Life is a party, we hear this all the time but how true is this really? Does it feel like a party to you? When your rent is due and you have no electricity and you don’t know what you’re going to do, does that feel like a party to you? When you lose a loved one, whether it’s a breakup or a death, does life feel like a party then? Yes, actually…that’s what it feels like to party in these days of our lives.
Have a method
Some of the best experiences I’ve had on Long St are spontaneous, reckless even. Wild nights with loads of alcohol and much laughter and I just don’t want it to end because I’m having so much fun. Then I notice the morning starting to creep up on me and real life responsibilities come back to haunt me. I think about all the money I’ve spent on turning up, that’s now worked its way through my system and now my liver is paying, just like I did for all that alcohol. This used to be a recurring pattern in my life, not just on Long St but in many other aspects. Rash decisions that seem like the best thing at the time and for a short period thereafter. Then these decisions tend to catch up to you in the light of day. I tried cutting out these rash decision making situations from my life but I guess they’re unavoidable so now I actually have a plan for these moments of madness.
To your madness
Not everyone can handle my craziness. They think they can and sometimes they even manage to convince me that they can but what do they know? This, I say to my madness: Honey, you’re not for everyone and that’s okay. I like to get in touch with my crazy side on Long St because I’m more likely to find people with my kind of craziness and at just the right level too. In life and on Long, you’ll be sure to meet hundreds of people and sometimes, their madness will complement yours and other times, Xenophobia and other kinds of intolerance claims the night and you end up brawling in the street, making a spectacle of yourself and your precious madness. You lose a lot in this time, from your wallet to your dignity and yes, lives too, unfortunately.
Be the change
It’s easy to look at other people and make conclusions based on what we see immediately in front of us. I’ll be the first to admit that I’m guilty of exactly that. It used to make me so angry to see those women dragging their children and babies down Long St, begging for money. I wondered what kind of mother would do that to her children. Then I changed my perspective. I stopped assuming that I knew what was going on in this woman’s life. I stopped accusing her for raising thieves and beggars and I thought about everything my mother did for me and would have done for me. She wasn’t perfect but she was perfect for me. Shout out to the mothers who do their best, whatever they’re doing. We owe you compassion and kindness, not judgement.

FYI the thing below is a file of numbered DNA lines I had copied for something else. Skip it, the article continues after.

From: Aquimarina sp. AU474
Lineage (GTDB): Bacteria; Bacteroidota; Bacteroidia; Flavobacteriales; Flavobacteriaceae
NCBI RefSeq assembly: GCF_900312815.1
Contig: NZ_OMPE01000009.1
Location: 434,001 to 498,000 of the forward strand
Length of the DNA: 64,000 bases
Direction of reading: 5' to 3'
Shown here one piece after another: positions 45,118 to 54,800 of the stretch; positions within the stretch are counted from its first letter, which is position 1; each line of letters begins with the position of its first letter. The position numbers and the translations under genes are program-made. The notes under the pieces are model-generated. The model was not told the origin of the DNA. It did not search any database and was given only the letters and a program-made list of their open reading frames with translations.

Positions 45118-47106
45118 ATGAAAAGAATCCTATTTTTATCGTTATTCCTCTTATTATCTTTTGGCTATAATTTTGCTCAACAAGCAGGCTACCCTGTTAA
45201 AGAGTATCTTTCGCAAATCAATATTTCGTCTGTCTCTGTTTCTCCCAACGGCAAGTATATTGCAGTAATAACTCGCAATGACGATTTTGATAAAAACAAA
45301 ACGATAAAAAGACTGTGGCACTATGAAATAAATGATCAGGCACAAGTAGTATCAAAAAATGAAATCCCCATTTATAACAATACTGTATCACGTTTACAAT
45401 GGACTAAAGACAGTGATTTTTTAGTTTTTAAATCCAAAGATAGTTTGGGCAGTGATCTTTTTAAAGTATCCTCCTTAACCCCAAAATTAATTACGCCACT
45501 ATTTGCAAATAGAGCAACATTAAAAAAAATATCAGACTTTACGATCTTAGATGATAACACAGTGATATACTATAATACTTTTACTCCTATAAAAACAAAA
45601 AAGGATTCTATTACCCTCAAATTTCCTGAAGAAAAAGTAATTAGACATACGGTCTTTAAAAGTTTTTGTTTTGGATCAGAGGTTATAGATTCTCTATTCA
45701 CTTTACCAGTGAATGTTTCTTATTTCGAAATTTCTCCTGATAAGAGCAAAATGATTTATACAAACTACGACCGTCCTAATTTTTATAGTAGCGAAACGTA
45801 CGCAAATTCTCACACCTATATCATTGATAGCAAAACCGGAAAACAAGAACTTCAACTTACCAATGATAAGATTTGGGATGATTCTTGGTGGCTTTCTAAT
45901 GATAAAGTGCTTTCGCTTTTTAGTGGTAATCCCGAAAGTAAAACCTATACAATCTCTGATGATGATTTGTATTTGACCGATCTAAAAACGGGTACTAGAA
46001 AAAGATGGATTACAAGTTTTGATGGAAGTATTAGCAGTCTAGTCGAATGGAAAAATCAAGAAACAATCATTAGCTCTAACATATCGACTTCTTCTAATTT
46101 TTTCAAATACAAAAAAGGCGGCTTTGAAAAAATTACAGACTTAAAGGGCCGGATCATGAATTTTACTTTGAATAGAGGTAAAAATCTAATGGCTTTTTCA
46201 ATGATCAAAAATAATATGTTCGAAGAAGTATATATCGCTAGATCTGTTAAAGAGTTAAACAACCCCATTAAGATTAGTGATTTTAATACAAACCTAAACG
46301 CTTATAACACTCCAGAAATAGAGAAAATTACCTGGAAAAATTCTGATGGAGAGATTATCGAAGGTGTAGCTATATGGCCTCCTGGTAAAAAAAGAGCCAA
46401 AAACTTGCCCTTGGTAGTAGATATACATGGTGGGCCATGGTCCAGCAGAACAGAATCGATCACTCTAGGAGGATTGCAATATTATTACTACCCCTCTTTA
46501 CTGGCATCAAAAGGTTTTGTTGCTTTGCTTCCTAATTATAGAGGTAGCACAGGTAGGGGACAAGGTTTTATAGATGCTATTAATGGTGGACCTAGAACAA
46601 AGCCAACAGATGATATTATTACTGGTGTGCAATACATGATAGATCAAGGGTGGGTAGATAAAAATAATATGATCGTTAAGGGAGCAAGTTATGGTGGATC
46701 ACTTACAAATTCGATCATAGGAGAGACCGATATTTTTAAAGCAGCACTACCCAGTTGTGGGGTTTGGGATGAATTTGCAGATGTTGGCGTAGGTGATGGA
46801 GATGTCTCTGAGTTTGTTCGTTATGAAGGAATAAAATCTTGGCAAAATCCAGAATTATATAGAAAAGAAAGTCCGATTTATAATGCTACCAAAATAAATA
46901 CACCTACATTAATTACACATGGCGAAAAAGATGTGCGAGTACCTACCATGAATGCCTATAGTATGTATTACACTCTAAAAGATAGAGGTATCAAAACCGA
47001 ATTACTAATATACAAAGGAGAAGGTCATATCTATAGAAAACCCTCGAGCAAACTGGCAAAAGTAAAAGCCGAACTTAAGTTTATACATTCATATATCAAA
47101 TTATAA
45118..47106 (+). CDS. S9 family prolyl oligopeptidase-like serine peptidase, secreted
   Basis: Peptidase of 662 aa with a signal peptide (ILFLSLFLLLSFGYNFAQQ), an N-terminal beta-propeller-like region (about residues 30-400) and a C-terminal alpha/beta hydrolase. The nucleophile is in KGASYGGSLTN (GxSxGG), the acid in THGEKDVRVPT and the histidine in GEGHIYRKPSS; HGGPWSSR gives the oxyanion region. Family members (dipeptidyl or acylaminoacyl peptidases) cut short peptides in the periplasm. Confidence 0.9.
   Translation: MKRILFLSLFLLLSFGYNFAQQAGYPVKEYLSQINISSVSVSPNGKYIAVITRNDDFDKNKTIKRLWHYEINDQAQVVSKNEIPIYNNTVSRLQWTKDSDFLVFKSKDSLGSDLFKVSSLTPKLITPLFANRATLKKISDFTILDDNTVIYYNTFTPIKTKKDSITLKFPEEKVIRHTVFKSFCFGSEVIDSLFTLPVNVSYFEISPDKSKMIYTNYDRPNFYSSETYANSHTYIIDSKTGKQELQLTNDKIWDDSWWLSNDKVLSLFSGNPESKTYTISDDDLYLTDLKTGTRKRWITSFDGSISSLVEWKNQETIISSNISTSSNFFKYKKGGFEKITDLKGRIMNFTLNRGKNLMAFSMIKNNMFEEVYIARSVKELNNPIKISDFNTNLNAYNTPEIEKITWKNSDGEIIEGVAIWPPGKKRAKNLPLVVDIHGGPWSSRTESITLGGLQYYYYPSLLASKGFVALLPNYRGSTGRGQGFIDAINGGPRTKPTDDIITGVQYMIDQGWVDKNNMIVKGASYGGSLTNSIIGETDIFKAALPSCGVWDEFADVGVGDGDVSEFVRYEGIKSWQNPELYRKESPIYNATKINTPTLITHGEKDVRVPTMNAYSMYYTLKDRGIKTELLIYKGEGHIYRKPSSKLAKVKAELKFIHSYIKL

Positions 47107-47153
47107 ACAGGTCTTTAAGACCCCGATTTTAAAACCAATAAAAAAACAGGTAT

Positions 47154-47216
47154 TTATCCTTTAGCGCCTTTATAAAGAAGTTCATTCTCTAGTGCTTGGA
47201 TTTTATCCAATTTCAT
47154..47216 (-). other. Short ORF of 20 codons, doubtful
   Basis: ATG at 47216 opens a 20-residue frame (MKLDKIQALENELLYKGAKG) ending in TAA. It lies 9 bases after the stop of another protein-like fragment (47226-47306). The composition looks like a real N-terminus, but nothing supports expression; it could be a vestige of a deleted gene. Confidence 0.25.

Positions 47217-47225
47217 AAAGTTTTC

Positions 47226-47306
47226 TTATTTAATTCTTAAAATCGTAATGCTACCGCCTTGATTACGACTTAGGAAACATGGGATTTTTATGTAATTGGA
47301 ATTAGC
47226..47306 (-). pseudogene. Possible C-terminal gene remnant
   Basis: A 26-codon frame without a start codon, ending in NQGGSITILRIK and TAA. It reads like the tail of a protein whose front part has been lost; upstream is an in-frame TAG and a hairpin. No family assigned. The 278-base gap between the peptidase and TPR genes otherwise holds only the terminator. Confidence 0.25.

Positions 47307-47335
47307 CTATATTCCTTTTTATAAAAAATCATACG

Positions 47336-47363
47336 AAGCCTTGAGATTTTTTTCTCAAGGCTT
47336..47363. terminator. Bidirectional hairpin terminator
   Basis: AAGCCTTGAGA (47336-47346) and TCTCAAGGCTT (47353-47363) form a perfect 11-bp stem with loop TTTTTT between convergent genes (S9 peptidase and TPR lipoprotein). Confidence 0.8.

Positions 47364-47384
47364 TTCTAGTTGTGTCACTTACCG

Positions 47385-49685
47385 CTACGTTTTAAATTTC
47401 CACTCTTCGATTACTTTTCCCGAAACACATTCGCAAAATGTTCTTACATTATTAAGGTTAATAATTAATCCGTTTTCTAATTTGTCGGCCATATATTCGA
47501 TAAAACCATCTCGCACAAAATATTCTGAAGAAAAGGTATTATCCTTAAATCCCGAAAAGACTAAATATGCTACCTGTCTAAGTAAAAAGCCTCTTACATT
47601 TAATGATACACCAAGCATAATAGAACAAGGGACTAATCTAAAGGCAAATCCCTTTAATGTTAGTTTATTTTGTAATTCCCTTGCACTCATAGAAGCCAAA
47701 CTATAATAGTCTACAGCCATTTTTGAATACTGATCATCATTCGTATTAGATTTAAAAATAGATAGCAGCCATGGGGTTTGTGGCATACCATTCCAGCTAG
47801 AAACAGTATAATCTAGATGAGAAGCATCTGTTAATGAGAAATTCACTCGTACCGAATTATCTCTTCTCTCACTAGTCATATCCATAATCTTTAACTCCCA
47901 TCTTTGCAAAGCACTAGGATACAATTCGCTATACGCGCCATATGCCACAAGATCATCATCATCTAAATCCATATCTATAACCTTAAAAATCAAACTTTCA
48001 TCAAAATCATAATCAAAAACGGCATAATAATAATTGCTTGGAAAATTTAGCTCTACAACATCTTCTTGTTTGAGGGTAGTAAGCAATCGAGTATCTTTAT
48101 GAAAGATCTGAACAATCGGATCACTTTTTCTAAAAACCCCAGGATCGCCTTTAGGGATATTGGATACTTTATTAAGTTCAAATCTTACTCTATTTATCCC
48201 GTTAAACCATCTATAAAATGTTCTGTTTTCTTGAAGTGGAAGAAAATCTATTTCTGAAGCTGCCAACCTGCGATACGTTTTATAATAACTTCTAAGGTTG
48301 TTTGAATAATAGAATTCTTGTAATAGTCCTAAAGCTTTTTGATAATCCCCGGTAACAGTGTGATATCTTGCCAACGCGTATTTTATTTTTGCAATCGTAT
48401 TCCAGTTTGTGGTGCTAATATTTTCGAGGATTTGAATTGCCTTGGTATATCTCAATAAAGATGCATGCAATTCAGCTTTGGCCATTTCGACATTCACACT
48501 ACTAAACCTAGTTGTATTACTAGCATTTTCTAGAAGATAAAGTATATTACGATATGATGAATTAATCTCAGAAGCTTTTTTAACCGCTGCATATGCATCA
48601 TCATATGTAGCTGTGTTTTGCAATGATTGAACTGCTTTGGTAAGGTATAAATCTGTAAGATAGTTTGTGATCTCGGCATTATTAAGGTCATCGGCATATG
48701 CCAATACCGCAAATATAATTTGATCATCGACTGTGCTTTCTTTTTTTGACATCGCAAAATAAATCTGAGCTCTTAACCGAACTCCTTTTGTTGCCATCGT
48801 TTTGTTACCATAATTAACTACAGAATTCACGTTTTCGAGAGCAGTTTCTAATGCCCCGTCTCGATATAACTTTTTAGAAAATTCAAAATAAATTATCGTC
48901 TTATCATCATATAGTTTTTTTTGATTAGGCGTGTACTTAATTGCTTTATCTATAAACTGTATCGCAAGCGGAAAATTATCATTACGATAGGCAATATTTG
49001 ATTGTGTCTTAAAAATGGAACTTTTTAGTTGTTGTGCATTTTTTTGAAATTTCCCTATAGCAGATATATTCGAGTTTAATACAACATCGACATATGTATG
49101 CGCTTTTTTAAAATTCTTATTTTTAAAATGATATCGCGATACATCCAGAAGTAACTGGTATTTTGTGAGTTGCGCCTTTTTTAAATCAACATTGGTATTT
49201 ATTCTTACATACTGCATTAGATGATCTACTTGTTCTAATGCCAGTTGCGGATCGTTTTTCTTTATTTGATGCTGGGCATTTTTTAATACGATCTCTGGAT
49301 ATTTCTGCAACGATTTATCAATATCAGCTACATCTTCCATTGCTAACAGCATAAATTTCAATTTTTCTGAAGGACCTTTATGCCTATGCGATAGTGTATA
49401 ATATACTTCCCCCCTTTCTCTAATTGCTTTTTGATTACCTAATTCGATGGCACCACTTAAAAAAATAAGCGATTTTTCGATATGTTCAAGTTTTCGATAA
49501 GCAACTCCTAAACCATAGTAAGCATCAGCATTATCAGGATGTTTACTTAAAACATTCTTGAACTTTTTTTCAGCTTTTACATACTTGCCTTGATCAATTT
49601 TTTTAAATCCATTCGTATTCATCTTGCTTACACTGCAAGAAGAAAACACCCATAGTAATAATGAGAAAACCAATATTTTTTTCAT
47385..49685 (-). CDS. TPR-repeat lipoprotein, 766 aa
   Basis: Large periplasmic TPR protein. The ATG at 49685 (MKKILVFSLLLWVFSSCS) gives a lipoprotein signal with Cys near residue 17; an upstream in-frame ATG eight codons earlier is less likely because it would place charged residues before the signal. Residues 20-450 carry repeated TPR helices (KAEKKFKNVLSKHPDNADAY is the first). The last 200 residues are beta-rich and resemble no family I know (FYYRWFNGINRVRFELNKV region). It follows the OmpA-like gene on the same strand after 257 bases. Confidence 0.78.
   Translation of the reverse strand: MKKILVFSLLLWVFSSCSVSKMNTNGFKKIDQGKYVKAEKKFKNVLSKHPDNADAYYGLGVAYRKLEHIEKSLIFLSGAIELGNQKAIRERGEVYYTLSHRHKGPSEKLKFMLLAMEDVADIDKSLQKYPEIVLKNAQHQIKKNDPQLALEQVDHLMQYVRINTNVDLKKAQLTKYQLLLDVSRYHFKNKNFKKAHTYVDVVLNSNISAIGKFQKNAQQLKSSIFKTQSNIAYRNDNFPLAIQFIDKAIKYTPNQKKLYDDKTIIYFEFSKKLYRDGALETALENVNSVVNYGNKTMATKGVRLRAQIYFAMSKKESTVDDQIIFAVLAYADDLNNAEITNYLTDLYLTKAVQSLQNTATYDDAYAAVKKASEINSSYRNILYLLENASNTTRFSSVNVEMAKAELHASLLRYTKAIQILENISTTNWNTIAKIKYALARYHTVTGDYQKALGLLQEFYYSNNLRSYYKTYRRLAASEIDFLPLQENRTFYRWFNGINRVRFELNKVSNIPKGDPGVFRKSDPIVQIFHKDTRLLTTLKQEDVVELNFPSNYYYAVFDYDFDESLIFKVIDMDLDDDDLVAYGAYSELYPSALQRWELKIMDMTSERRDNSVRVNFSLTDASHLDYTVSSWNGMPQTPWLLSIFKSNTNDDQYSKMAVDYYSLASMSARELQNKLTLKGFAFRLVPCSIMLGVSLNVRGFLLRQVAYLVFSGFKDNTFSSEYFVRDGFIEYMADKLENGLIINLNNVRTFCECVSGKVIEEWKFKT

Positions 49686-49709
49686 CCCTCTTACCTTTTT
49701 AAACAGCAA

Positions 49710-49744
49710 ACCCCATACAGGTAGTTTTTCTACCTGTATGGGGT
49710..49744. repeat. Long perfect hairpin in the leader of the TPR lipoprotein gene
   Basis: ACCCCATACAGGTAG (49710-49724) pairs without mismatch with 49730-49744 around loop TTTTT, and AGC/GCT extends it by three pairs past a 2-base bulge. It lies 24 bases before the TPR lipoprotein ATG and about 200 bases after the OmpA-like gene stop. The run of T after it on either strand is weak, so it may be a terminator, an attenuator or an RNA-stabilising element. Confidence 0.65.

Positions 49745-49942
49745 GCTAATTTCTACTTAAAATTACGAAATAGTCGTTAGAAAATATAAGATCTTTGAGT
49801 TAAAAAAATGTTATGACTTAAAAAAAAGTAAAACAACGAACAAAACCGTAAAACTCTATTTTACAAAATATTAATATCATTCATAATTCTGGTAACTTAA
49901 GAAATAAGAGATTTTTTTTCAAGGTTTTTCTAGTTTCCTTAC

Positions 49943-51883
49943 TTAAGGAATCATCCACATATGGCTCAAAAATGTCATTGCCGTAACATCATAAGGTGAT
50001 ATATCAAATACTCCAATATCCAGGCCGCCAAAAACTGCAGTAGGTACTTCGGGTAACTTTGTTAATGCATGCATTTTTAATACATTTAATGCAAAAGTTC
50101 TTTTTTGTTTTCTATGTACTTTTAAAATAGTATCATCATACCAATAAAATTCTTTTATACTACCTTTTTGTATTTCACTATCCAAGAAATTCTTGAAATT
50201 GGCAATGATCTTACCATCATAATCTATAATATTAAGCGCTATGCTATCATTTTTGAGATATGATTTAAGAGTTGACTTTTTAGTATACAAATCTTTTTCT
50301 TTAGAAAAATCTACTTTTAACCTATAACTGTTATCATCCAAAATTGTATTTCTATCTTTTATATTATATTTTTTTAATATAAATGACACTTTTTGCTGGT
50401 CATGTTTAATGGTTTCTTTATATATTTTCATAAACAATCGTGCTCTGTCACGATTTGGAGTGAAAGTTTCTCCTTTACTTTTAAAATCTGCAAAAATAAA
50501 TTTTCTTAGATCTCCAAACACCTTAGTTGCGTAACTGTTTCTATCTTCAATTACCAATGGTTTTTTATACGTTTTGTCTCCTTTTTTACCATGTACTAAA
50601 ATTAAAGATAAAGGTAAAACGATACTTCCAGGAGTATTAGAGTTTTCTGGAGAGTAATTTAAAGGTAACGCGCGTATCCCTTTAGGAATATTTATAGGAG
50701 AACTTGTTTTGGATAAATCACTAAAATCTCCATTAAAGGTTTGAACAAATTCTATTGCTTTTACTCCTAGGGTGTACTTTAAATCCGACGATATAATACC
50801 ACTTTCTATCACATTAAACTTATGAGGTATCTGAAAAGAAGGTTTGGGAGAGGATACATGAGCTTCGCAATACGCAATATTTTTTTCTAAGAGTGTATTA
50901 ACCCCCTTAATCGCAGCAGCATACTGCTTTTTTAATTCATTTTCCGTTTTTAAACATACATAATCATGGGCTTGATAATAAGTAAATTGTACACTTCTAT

You want to see
Tell me, what do you want to see on Long St? If there’s anything life on Long St has taught me, it is that life is constantly evolving and nothing stays the same, unless it has a death wish. Long St hasn’t changed much, has it? Think about it, think about the changes YOU would like to see on Long St and if you’re willing to talk about them, tweet me. Let’s make it happen, together. Whether it’s more room for bicycles and other efficient modes of transport and less traffic or newer businesses that actually support our local community and everyone in it. We have a unique opportunity, now we just need unique people like you to catalyse these changes, internally and externally. Would you like to live in a beautiful city? Then start by changing the heart of the city and the rest will take care of itself.